# existence of a spanning subgraph with min degree $\delta$ and at most $(n-1)\delta$ edges

Question: G is a graph with n$\ge$2 vertices an min degree $\delta$. Prove that G contains a spanning sub graph of a min degree $\delta$ with at most $(n-1)\delta$ edges.

Thoughts: For the induction step I've tried 4 different approaches:

1. Removing the vertex with min degree, using the induction hypothesis and then bringing back the vertex and it's edges- that implied either min degree became lower or equal (and that was okay, as I could have bounded the new min degree with the old one), but If it increased I didn't know what to do.

2. Removing the vertex with the max degree- That made sure (?) that the min degree won't increase, but then I couldn't bound the number of edges in the spanning sub graph.

3. Removing a vertex which is a neighbor of a vertex with the min degree. This implies the n vertices sub graph will have a spanning subgraph with (n-1)($\delta$-1) edges. I can bring back at most n edges if the graph is simple, but this (n-1)($\delta$-1)+n is still less then the needed $n\delta$.

4. Removing a vertex which is not a neighbor of a vertex with the min degree. I'm not sure I can do this, cause I can't prove that such vertex always exists. Also, to such a vertex I think I can add back more than $\delta$ edges which may turn to give me more than $n\delta$ edges in total.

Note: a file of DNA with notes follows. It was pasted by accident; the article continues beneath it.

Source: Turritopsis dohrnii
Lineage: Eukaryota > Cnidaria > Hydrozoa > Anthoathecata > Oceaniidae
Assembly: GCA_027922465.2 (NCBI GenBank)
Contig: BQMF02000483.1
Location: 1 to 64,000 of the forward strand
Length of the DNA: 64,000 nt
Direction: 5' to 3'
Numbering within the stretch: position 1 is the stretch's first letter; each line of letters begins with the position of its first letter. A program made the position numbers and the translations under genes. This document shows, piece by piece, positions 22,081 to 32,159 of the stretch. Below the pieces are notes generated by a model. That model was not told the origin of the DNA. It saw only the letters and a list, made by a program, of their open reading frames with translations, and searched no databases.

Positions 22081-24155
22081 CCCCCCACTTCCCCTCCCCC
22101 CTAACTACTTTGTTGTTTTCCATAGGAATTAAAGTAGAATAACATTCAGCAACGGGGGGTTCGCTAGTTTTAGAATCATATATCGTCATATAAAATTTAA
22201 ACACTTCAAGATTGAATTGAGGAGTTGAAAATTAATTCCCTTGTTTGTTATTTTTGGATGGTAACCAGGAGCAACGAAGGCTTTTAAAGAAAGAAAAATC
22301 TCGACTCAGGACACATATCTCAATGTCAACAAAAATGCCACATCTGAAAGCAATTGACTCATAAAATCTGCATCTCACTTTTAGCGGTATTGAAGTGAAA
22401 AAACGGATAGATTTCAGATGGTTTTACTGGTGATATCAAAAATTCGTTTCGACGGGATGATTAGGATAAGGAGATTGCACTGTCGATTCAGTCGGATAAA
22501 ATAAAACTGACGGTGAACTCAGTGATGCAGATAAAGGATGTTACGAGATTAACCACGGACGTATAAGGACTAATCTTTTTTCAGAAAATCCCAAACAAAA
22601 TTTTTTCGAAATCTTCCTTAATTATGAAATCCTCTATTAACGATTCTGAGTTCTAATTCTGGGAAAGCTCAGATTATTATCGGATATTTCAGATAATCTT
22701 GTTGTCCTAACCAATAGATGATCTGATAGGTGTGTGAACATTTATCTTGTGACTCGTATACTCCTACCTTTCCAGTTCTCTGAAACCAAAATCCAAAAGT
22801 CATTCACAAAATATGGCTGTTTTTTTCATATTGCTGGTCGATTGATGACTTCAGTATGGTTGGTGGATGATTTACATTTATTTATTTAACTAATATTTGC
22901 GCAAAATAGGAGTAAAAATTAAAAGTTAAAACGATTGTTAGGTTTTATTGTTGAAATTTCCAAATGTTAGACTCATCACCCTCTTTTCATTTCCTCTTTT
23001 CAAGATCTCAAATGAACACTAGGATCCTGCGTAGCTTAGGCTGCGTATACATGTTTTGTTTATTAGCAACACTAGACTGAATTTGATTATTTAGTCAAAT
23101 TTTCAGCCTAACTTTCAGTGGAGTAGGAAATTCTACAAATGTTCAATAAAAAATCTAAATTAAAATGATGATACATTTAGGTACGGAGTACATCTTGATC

• For 3, why is it undesirable that $(n-1)(\delta-1)+n$ is less than $n\delta$? By the way, this is one of the best question write-ups I've ever seen. – Erick Wong Nov 30 '14 at 17:40
• I think the questions means for the bound to be tight, doesn't it? I mean otherwise it would have been a different bound – jreing Nov 30 '14 at 17:42
• That's kind of up to the author of the question in terms of writing style. I guess the upper bound you get from your argument is something like $(n - (\delta+1)/2) \delta$, which is more awkward to state than $(n-1)\delta$ (and the latter is still tight for $\delta = 0, 1$). – Erick Wong Nov 30 '14 at 18:17
• i know its to late .... but i'm trying to solve this one too . i think we can solve it by using spanning trees of the graph . step 1 find spanning tree of the graph step 2 remove the edges selected for the tree from the original graph and name it $G'$ now repeat step 1 and 2 each time removing edges from $G$ and adding them to $G'$ we can repeat it $\delta$ times . so we get $(n-1) \cdot \delta$ edges in total in $G'$ (n-1 is number of edges in a tree) – Boris Morozov Jul 31 '15 at 10:44